The Southern Gouritz Bio-Diversity Corridor
Private Conservation in Practice
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THE Southern Corridor of the Gouritz Initiative is one the most threatened and
difficult to conserve areas within the Gouritz Initiative. The coastal lowlands
have always been prime agricultural land and as such much transformation has
taken place in the landscape. Habitat fragmentation, poor water quality,
low annual average rainfall, alien vegetation infestation and looming
developments are all placing the unique environmental characteristics of the
area at risk. The coastal portion of the corridor is arguably the most
threatened habitat type within the Gouritz corridor. The coastal vegetation is
under threat from alien invasive plants, and indiscriminate developments on the
last remaining patches of pristine coastal vegetation.
Gourits river estuary
The Gourits river estuary which is a permanently open estuary is at the
receiving end of all the environmental degradation that takes place in the
catchment of more than 43 000 km². Over abstraction of water from the river,
siltation of the river from poor agricultural practices and infestation by alien
plants in the catchment areas are some of the threats to the estuary. Estuaries
are the breeding grounds for many marine fish species, the fish are dependant on
these breeding nurseries to replenish already dwindling fish stocks. The
survival of the commercial fishing industry is inextricably linked to these
severely threatened estuarine environments.
The degradation of the physical habitat of the estuary
and associated marine environment is threatening its
Incorrect placement of coastal developments, the
indiscriminate building of houses, the driving of
vehicles into the salt marshes, destruction of salt
marsh from trampling by people accessing the estuary
to fish, the landing of boats on the banks of the salt
marshes damages the substrate and destroys the
vegetation on the banks.
The grazing of livestock right up to the banks of the
estuary is causing severe bank collapse, the wakes of
speeding boats on the estuary leave small fish stranded
on the estuarine banks and increase bank erosion, the
placement of fences and other obstructions into the
estuary impacts on flow dynamics and creates
sediment traps in the wrong places.
These are but a few of the threats. Almost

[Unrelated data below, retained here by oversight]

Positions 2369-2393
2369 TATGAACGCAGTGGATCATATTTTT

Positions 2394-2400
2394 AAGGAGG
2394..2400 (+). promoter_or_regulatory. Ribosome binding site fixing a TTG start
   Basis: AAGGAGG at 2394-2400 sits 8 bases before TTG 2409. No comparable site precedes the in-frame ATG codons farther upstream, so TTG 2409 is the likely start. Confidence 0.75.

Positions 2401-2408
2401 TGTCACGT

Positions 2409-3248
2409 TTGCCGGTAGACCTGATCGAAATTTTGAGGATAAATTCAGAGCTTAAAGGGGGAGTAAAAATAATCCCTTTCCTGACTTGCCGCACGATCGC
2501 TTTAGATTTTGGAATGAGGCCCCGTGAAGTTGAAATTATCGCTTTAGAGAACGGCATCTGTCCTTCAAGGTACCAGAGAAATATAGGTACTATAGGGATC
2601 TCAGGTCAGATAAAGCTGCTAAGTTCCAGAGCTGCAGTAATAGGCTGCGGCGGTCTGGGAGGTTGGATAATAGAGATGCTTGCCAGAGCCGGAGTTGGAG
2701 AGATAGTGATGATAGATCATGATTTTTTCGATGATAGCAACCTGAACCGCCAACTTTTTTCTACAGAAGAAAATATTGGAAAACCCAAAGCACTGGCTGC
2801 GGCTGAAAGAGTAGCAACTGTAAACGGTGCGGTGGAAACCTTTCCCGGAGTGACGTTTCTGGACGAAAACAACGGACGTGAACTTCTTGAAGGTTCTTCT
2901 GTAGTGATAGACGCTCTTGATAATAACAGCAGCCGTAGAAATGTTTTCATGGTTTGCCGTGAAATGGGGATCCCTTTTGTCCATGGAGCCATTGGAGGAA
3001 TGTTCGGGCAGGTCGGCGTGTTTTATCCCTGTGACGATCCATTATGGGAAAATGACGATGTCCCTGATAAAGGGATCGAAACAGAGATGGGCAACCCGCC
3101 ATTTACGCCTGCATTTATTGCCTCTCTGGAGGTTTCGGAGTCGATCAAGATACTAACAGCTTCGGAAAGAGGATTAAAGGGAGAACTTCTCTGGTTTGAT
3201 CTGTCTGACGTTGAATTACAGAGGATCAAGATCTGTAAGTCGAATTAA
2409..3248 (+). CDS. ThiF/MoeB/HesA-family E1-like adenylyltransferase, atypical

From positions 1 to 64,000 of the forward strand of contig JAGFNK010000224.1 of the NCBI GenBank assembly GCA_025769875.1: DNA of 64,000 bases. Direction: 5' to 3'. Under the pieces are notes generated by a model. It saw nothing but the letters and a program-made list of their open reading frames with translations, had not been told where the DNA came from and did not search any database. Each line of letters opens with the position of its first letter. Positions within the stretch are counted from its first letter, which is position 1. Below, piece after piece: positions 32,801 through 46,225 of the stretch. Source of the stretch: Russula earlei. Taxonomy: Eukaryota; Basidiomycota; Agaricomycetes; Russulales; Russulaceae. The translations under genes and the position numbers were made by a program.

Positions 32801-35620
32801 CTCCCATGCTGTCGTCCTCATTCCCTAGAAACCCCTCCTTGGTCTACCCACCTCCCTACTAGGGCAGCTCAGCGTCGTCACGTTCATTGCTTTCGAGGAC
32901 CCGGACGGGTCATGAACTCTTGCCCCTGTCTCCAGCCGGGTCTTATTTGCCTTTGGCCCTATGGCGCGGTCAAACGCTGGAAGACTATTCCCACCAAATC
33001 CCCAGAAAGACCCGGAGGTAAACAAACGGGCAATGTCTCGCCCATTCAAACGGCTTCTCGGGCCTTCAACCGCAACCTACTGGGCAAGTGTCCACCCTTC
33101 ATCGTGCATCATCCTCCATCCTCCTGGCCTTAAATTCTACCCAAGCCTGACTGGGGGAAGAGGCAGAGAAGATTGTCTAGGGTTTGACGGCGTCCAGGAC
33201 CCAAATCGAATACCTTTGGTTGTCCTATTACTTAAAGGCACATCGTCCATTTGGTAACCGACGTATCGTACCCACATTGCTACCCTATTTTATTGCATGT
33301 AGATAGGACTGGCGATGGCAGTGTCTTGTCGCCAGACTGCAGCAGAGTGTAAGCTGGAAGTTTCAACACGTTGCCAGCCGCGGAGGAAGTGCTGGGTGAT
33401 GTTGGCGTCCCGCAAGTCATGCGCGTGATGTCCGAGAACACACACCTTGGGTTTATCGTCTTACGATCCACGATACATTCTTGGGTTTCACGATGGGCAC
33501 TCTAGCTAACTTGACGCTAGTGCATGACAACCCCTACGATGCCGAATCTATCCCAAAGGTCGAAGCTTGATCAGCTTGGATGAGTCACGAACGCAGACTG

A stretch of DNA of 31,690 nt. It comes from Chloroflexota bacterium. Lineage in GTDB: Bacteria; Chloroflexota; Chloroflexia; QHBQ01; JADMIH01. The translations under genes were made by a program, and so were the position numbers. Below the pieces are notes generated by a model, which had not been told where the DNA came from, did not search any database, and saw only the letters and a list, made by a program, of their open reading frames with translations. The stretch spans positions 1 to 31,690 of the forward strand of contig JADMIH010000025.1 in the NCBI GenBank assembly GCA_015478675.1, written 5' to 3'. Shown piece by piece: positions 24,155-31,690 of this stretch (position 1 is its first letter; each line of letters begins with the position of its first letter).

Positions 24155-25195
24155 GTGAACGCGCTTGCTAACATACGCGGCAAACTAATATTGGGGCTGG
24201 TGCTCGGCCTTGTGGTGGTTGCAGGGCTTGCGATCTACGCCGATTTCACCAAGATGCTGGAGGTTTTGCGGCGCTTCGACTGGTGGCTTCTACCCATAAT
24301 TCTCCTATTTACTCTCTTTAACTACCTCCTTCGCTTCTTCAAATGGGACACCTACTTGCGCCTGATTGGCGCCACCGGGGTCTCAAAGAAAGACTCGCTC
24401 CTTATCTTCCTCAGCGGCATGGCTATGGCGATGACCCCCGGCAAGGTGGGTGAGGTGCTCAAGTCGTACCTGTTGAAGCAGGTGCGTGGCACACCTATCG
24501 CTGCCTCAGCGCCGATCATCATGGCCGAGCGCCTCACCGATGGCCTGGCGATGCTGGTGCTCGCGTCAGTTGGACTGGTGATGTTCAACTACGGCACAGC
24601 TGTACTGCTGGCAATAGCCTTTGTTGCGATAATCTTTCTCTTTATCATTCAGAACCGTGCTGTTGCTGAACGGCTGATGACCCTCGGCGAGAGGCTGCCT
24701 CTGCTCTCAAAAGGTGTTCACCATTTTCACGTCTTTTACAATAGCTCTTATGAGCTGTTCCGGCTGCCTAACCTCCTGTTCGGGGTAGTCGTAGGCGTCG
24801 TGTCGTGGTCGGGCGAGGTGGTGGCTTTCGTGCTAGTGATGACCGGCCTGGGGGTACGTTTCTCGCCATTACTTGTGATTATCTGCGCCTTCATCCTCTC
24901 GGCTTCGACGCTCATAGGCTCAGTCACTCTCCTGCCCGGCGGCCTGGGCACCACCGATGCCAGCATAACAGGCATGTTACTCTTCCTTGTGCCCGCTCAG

It is widely accepted that the river corridor itself is not
sufficient to ensure that plants and animals can
migrate in response to climatic changes into the
future. Plants and animals have many different criteria
which must be met before they can/will migrate.
Some birds require cover and will not cross open
spaces such as ploughed fields, certain small mammals
have the same problems. Some animals rely on regular
water sources before they can move. Aquatic animals
require continuous flowing water before they can
Plants on the other hand require physical space and
time to migrate. This requires continuous vegetation
corridors down/up which plants can move in response
to environmental changes. Without this corridor many
plant species will simply cease to exist!!
Extinction may be a natural process, but not at the rate
at which humans have caused it to accelerate!
The current social environment throughout our country is faced with many
challenges. High unemployment, escalating crime and slow delivery of government
relief is placing even more pressure on the natural resources of the country as
a whole. The environment bares the brunt of all of this! The unsustainable
utilisation of the natural resources of the country is escalating.
Nature has the capacity to provide, but she also requires time to rest and
recuperate and ultimately regenerate in order to provide for another day.
The Gouritz Initiative has been developed through the understanding of the
critical importance of this part of the Cape Floristic Kingdom and its
contribution to the bio-diversity of the country and world at large. Aimed at
private landowners, and the rest of civil society, it aims to promote the